Archeology in Harford County

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Left: Old Joppa Archeological Site includes the Copley Parish Site and Rumsey Mansion 

Right: Archeologist at the Old Baltimore Site at Aberdeen Proving Ground (The Sun, 1998)  

Harford County has a rich history that began long before it was designated a County in 1774. Currently, there are approximately 350 recorded archeological sites in Harford County. 

 

Our archeological heritage is an important aspect of understanding our shared history, but it is often one that is overlooked. Harford County Department of Planning & Zoning is dedicated to the preservation and protection of our archeological heritage. The following goals of HarfordNEXT ensure that archeology needs are addressed:

 

  • Goal POH 1.4: Identify areas of archaeological interest and establish a local archaeology component to our existing program. 
  • Goal POH 3.1: Investigate measures to have historic and cultural resources become a part of the development review process.
  • Goal POH 3.3: Develop guidelines that promote quality design and appropriate techniques.

 See below for the ways in which Harford County plans to implement these changes.

Coming Soon! - Archeological Guidelines

 

These guidelines will assist landowners and developers by outlining the importance of archeological sites and providing strategies for avoiding, minimizing, or mitigating impacts to sites. Historic Preservation staff is working to have these guidelines ready for the public by Fall 2022.

Coming Soon! – Archeology StoryMap

 

Have you ever wondered what sort of archeological sites can be found in Harford County? This StoryMap showcases selected sites from around the County that have helped contribute to our understanding of history in our local region. Historic Preservation staff is working to have the StoryMap ready for the public by Summer 2022.

Standards and Guidelines for Archeological Investigations in Maryland

 

In Harford County, the Maryland Historical Trust’s Standards and Guidelines for Archeological Investigations in Maryland (Shaffer & Cole 1994) should be used to plan, implement, and report all phases of archeological survey. The Department of Planning & Zoning recommends that all phases of archeological survey that occurs in Harford County result in a written report that is submitted to the Maryland Historical Trust for archiving. Additionally, Harford County requests that one (1) digital copy of any archeological report be submitted to the Harford County Department of Planning & Zoning for our records.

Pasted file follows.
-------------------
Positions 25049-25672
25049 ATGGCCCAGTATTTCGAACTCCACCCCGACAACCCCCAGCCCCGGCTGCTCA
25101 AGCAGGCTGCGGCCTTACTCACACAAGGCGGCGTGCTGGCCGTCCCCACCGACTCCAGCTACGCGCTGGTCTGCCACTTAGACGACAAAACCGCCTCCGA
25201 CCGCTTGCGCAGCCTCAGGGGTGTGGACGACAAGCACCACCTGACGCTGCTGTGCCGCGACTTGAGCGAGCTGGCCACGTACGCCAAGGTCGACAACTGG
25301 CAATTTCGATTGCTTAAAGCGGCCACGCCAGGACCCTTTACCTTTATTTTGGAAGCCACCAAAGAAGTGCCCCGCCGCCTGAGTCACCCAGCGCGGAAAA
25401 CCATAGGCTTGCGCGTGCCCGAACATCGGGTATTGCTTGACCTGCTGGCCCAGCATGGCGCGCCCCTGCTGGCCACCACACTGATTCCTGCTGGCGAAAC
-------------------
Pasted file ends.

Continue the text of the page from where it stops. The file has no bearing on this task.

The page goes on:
Harford County strongly advocates that landowners act as stewards of any site located on their property and protect it as is. Relic hunting can damage not only the site, but also the interpretation and public understanding of a potentially important part of history.

I think I’ve found an artifact and/or site. What should I do?

 

If you are concerned that you have found an artifact or archeological site, follow these steps:

 

  1. Note the location. Avoid moving the object as much as possible unless there is potential danger to it (i.e. erosion, relic hunting, incoming tides).
  2. Take a picture of the artifact. If possible, place a dollar bill or coin next to the object so that archeologists can determine the size. 
  3. Send the photograph, location information, and a description of the object to historic@harfordcountymd.gov OR submit the same information to the mdFIND smartphone application. 

Reporting through the Harford County historic preservation staff or the mdFIND application should only be used to report an isolated artifact and is not a substitute for submission of documentation; professional archeologists should still submit a detailed MIHP Archeological Site Form.

 

Archeological site information is not readily accessible to the public. If you are an authorized archaeologist, agency representative, researcher, or landowner, you may request access to archeological site information from Medusa, Maryland’s Cultural Resource Information System.